Both Howie Roseman and Chip Kelly want control over player personnel decisions -- no doubt, those guys are both passionate about recruiting just like I am.

And for lots of other NFL teams, like the Bears for one, they're looking for new General Managers who will also be in charge of evaluating and retaining players.

It's all a ton of drama - but in the end - whomever you hire to run your team's personnel decisions - they'll still be wrong at least half the time and will likely get fired after 5-10 years.

It's a universal truth in the NFL - teams mis-evaluate players all the time...for the draft, for free agency, for anything, teams are going to be wrong a whole lot!

It seems like the best anyone can do is hit a little more than half the time. But what's interesting to me is that if any organization/industry is well suited to successfully recruiting, it's the NFL, and they're consistently terrible!

All the players considered for the draft have hours and hours of game tape - showing exactly how well they play. They get poked and prodded and measured in very official ways at the combine. They get interviewed. They have piles of statistics and detailed metrics showing their exact level of performance.

And yet so many of the picks are wrong.

Now that's not a problem I'm suggesting I have a solution to. But it's interesting to think about that relative to all the other recruiting the rest of us do in our organizations. Any recruiting you've done. You have 99% less information than the NFL. You have a resume, you have a couple conversations, maybe you have some references. But that's it. No one watches game tape of their potential new analyst (but wow would it be boring).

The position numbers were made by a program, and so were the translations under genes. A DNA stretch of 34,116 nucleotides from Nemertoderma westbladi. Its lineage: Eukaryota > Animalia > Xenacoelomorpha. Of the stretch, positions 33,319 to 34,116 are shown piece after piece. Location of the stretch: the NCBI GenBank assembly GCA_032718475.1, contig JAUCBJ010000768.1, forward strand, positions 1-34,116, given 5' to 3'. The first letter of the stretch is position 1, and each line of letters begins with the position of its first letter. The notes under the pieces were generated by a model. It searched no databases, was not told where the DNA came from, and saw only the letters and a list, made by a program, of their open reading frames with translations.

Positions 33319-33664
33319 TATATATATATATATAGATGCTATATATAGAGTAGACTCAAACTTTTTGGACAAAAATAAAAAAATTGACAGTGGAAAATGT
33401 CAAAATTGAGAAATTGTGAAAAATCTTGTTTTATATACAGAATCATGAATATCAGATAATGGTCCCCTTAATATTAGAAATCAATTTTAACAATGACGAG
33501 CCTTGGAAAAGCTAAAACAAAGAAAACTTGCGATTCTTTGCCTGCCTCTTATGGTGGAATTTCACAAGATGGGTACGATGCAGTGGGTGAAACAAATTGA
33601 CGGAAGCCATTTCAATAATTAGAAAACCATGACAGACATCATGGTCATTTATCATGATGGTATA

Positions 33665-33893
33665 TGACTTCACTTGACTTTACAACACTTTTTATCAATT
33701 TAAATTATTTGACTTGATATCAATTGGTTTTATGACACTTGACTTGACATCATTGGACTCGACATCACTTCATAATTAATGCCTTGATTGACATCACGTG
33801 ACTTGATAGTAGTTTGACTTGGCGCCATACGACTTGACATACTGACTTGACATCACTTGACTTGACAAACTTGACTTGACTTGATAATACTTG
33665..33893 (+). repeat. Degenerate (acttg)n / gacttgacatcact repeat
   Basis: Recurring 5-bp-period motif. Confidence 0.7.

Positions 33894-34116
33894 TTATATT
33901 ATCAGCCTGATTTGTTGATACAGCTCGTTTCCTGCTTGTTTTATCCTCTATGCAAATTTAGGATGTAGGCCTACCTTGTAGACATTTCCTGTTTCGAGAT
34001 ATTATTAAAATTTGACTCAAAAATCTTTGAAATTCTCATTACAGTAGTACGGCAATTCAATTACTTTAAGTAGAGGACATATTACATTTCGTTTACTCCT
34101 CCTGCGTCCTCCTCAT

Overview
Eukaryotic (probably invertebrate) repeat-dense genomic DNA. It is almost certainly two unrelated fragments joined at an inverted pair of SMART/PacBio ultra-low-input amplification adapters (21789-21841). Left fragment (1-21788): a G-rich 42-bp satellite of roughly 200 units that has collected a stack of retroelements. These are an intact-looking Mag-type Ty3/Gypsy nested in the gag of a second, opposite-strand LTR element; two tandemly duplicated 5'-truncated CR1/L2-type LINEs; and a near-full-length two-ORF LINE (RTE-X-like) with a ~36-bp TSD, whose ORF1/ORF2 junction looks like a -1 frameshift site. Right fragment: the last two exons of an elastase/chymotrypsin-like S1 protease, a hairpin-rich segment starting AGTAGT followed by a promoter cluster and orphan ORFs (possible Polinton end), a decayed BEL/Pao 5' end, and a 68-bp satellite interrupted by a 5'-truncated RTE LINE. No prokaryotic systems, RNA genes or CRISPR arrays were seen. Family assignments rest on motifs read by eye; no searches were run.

So if the NFL has such a huge level of detailed information on their recruits, and they screw up like 50% of the time. How often must the rest of us be screwing up in making hiring decisions?

Thursday, January 8, 2015

Free Stuff from Amazon

Because we're new parents and because I hate going to shop anywhere, we've been living our lives one shipment at a time.

I'd say it's worked out pretty well (except the one shipment of diapers that somehow never made it to our building) - but I have to say one recent experience left me a little confused.

We'd recently had our baby girl, right before the start of Hanukkah (otherwise known as Jewish-Christmas). And because you don't want your newborn daughter to forget her first Hanukkah - you have to make sure to buy her eight presents. You might argue that as a newborn, a baby is unlikely to be consciously aware of any gift you get them in their first month on Earth. And if you were to argue that, you'd be like me, and apparently, you would be 100% wrong.

So we ordered eight gifts - all of them small - and most of them on Amazon - for our girl's first Hanukkah.

And they arrived pretty quickly thanks to Amazon Prime.

But the weird part was with one of our gifts, a set of baby slippers that look like little Hippos.

We decided that we wanted to return said Hippos to Amazon. Fine. No big deal, I was told to file it as a return on the website and print out the requisite shipping label to return the goods, we'd get a credit on our account.

Sounded easy.

So I went to the computer and found the order in question, we still had the small box, so returning it wouldn't be a problem.

But after I checked the box to return the item, that's when things got weird.

Amazon basically said, 'Here's your money back, don't worry about the Hippos, we don't want them back'

The web site said our credit was processed, and it also said not to worry about returning the item.


For a dominating e-commerce company to basically give money away, seemed a bit strange. Jeff Bezos didn't become a billionaire by giving away stuff for free (he became a billionaire by selling stuff for slightly above free and investing all the profits in getting bigger)

I was so confused, I took a picture of the screen to make sure people would believe me.

Now - this could make economic sense. It's quite possible that for a $7.99 item, it's not worth it for Amazon to pay for shipping back to their fulfillment center and then for restocking it (in fact that's likely the case)

But now we have these Hippo booties...and we didn't pay for them...and we don't even really like them...but they're I guess we win?